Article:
Dacron is a trademark (brand) of polyester made by DuPont and commonly used worldwide by many manufacturers especially as filling for upholstery and bedding. A number of quilt manufacturers use this and it makes for an excellent value quilt.

Most quality synthetic quilts are perfect for those suffering allergies as compared to natural down, feather or wool quilts. They are also much lighter!

Down, Feather & Wool Quilts

Whilst manufacturers still make Duck and Feather blends of quilts, with the arrival of Microfibre and wool based quilts, Duck & Feather blends are not as popular as they once were (mainly due to the practicality of microfibre).

However, both down and feather offer great insulation (down being the lighter feathers under normal feathers of geese or duck) and offer the same benefits as the newer synthetic types of quilts. Be aware that over a long period of time, the feathers will slip around and deaden, and ultimately crumble to dust if you keep it beyond its expected life.

Wool, like Duck & Down generally is dry clean only (but check the labels) and suitable for those that prefer 'natural' fabrics. However, they are definitely not suitable for allergy sufferers (unless it has been treated and specified as so). A number of Australian bedding manufacturers produce a range of excellent quality wool (sheep, alpaca etc) quilts with hypo-allergenic properties. There's also a good range of wool quilts that are made especially lightweight for Summer.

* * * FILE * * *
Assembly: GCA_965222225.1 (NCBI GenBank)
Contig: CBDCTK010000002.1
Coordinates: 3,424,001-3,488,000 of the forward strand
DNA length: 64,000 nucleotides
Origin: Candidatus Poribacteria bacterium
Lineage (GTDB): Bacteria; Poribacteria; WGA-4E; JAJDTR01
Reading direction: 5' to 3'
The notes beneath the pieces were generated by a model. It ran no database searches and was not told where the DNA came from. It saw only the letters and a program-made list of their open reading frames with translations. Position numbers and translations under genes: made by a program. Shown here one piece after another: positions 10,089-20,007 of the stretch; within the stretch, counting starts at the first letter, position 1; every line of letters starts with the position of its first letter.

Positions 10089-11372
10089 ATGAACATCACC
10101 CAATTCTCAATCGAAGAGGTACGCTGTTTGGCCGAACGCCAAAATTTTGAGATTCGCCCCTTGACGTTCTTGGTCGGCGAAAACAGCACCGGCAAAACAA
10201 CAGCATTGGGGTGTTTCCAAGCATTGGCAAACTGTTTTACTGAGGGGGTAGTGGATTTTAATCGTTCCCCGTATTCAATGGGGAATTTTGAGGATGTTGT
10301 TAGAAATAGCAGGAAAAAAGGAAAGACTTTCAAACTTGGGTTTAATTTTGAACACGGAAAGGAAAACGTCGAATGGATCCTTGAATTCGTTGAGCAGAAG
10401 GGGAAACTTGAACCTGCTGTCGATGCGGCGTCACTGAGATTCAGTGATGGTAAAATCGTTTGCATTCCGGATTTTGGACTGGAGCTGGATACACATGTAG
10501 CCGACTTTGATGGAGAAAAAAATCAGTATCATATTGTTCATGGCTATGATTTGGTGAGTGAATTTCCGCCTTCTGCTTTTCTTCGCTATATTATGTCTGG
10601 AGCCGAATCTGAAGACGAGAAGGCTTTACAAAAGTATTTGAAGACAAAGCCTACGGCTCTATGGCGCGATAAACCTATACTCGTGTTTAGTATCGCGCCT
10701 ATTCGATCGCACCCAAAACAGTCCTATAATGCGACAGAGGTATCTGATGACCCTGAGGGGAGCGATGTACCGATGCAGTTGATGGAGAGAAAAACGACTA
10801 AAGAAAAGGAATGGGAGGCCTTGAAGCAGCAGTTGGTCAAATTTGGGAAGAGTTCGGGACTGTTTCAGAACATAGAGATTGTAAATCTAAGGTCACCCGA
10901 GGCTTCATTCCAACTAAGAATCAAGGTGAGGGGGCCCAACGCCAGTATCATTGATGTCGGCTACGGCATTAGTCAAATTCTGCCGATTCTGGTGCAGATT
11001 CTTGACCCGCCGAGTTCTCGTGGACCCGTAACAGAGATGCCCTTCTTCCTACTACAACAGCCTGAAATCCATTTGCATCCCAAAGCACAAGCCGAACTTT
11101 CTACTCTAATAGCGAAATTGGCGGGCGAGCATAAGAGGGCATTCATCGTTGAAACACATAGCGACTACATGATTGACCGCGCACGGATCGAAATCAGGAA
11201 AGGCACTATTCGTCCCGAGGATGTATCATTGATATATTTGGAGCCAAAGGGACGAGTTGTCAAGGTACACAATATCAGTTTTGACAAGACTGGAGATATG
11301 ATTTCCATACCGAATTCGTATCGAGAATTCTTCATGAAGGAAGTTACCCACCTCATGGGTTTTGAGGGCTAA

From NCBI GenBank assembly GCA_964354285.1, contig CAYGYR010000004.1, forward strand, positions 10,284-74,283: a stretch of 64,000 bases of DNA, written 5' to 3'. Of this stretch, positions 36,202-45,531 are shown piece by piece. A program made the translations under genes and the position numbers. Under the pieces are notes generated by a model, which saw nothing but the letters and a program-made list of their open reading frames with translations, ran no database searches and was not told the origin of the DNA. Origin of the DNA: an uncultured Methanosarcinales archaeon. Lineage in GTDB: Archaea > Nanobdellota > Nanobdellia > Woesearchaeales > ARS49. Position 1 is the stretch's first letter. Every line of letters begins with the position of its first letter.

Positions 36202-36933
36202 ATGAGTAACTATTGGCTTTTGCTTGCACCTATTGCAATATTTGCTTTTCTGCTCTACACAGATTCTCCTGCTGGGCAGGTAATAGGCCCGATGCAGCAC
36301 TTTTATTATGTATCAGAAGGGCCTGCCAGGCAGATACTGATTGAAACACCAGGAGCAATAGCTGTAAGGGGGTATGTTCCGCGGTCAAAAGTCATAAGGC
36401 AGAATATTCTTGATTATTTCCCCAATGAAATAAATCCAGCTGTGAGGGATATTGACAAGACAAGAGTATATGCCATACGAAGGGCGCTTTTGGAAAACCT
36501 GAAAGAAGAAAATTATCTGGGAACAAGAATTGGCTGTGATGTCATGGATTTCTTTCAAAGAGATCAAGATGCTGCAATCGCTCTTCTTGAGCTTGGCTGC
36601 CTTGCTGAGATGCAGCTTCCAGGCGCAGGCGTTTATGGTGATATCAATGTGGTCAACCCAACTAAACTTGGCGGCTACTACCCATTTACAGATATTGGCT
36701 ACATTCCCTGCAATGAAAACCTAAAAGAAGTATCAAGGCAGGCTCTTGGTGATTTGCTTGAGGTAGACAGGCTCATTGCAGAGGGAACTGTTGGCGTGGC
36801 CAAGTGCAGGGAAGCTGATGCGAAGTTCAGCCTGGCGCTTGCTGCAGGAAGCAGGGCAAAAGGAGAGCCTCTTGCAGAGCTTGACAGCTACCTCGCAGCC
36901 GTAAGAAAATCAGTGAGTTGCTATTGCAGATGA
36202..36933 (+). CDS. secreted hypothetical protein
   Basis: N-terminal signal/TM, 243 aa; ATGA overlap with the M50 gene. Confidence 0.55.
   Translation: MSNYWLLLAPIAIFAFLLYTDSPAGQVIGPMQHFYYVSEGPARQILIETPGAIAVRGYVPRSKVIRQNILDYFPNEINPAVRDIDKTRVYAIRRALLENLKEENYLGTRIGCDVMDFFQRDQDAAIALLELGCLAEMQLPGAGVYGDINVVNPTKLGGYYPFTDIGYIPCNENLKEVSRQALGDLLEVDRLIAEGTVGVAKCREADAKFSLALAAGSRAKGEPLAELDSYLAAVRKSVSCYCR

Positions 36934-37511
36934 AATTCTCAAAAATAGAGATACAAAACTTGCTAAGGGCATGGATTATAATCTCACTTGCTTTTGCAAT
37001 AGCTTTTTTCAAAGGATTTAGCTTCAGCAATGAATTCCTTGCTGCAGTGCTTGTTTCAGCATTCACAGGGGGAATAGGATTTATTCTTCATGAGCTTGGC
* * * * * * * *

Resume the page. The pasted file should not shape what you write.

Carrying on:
Eco fill Quilts

 

There are a few Australian manufacturers producing very innovative quilts using eco-friendly fills like recycled plastic or euculyptus or bamboo fibre. For those seeking an environmentally sound choice, you can't go past these types of quilts and they perform the same job and more in keeping you warm and cosy. They have greater advantages of anti-allergy properties and minimise bacteria because of their natural inherent properties of the fill and fabric. In environments of high moisture/humidity, these are just perfect as standard cotton fabric can breed mould.

Our Eco-quilt range

Our Summer quilt range.

Our full quilt range.

 

With a comprehensive range of cheap bedding and sheets as well as quality donna covers sold online, browse the Right Buy range today!